Yvette Santana pilots a new project to coalesce Hispanic women. With nearly 58 million Hispanics residing stateside and one in every four children born in the United States being Hispanic, the US Census Bureau identifies the Hispanic population as one of the nation's fastest growing groups. Given that 60 percent of Hispanic evangelicals are women, new ministries have emerged that are solely focused on equipping these bicultural women. The National Hispanic Christian Leadership Conference (NHCLC) has recently established one such ministry with a commitment to creating a safe space for Latina Christian leaders from different generations to gather. This ministry—which represents mothers, mijas (a term of endearment used in the Hispanic community that translates as “my daughters”), hermanas (sisters), tias (aunts), abuelas (grandmothers), and nietas (granddaughters) alike—seeks to empower, equip, and encourage Hispanic female leaders to reach their God-given potential. Yvette Santana spearheads this new bilingual and bicultural ministry in her role as chief women’s ministry officer for the NHCLC. She also serves as women’s discipleship coordinator for the Church of God, Southwest Region. “The NHCLC’s division for women’s ministry desires to create a community for these fabulous women to connect and share and celebrate our role in the church,” says Santana. “We want to create a network for Latina pastor’s wives and lead female pastors, as they have such a unique role in the kingdom.” Andrea Ramirez, executive director of the Faith and Education Coalition of the NHCLC, interviewed Santana on her unique work.Continue reading... [...]



One-on-One with Keith Getty about Being Awarded by the British Empire, Modern Hymns, and His New Book
Hymn writer awarded an OBE. My friend Keith Getty was recently honored as an "Officer of the Order of the British Empire" by Britain's Queen Elizabeth II. I was able to talk with him about the award, his contribution to modern hymn writing, and his new book. Ed: Give us some background on the award you just received. Keith: It's called the OBE and it’s an Order of the British Empire. It happens each year on New Year’s Day and on the Queen's birthday, during which they honor people who have enriched the culture of the British Empire... The civil servants send these very polite letters as a nomination which almost make you think you're in some kind of period drama. Then it has to go through the political channels. So after the nominations, then we just wait for a few weeks. But of course we had to stay silent about the whole thing. Ed: You're an Evangelical Christian, which is no longer mainstream. How did they end up awarding you? Keith: In British culture, I think there is still a respect for what they call the “classical hymn.” Our hymns toe this unusual line between being considered classical and traditional, and yet also contemporary. It’s probably the biggest strength and the biggest weakness of our music. It's never been wholly contemporary, and it's never been wholly classical. The music lives in both worlds. In British culture, hymns are part of the tradition of the empire. Hymn singing is still more popular in Britain than going to churches. This is different than in America, where people go to church but you can't get them to sing hymns. The hymns very much speak out of my education as a Northern Irish Citizen, which means there’s both the Irish-ness in the melodies, and ...Continue reading... [...]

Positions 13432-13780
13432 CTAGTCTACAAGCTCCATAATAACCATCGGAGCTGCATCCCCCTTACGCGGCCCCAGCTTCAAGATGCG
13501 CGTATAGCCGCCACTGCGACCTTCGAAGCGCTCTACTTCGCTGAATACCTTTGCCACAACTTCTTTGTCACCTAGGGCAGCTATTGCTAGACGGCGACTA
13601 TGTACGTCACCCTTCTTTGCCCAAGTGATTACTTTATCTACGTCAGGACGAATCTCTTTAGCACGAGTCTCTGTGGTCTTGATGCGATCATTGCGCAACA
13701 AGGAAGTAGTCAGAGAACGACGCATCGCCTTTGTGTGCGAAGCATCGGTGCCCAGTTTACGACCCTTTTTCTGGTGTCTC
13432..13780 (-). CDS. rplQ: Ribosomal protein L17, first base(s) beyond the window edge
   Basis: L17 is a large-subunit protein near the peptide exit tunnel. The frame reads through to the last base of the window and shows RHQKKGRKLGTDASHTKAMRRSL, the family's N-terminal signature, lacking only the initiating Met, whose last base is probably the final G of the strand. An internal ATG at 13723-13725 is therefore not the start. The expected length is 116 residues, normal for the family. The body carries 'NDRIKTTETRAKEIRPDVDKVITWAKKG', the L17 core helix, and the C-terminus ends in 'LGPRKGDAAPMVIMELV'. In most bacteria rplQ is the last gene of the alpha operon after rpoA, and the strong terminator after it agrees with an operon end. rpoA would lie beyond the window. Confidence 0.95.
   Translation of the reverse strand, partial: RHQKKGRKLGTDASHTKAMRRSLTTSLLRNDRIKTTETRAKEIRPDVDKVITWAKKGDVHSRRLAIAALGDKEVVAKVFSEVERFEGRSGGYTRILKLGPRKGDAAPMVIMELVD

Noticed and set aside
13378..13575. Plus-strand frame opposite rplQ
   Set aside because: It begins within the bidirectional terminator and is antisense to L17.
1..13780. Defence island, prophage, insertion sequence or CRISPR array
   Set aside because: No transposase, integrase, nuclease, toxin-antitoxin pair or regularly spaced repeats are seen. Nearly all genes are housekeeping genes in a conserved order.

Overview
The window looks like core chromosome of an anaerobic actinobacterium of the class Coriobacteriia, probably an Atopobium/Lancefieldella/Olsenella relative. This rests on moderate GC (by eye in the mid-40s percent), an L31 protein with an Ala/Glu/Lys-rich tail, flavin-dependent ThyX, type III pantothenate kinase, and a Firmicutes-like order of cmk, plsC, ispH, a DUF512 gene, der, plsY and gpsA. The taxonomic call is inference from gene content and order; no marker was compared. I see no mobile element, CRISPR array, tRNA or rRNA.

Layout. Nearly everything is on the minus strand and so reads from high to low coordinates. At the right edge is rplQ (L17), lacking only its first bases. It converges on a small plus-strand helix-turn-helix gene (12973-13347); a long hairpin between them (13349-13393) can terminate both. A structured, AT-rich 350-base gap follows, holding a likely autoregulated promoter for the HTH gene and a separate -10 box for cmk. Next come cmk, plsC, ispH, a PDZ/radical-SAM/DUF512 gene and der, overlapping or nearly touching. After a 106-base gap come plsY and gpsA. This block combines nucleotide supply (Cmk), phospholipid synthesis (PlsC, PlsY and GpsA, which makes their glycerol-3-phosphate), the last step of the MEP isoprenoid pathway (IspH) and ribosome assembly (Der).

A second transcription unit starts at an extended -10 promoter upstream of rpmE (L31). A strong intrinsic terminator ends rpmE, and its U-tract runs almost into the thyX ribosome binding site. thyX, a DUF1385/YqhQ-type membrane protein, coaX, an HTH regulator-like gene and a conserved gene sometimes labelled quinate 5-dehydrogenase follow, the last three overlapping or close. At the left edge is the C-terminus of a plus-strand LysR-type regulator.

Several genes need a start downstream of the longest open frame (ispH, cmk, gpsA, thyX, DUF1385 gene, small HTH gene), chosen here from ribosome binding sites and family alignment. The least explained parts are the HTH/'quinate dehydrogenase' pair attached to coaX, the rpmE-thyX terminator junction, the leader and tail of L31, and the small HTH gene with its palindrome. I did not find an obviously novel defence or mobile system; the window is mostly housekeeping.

Seven Myths Perpetuated by Missions People

Like being one degree off course, the negative outcomes increase in severity.

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Over the past thirty years I have noticed that many of us have a tendency to inadvertently promote half-truths that we think advance the cause of world missions. By half-truths, I mean concepts that are partially true or seem true on the surface, but in fact are myths.

At times, I have inadvertently perpetuated these false beliefs myself, for which I wholeheartedly repent. I offer this short article as part of my restitution. I believe that when we participate in spreading these myths, we unintentionally hinder the spread of God’s kingdom. While the myths may seem miniscule and inconsequential, over time, like being one degree off course at the start of a long journey, the negative outcomes increase in severity. Here are seven common myths perpetuated by missions people.

Frontlines

We frequently talk about the frontlines of spiritual warfare as if they are geographically defined (i.e., the mission field). As followers of Jesus, we are called to simultaneously participate in both the seen and unseen world. We are always on a potential frontline. When people use the word “frontline,” they imply there is a safer place, a place less dangerous.

Sure, some places can be darker, more evil, and more dangerous than other places, but let’s not falsely assume that the mission field is a frontline while your home church neighborhood is not. Let’s be prudent; spiritual frontlines cannot be defined geographically or by outward appearance. Scripture seems to imply that everywhere is a potential frontline (see 1 Peter 5:8-9).

Calling

What do we mean by calling? Many missions people think it means having a strong conviction or foreknowledge in regard to a specific place, people, path, or purpose God has for us. Our ...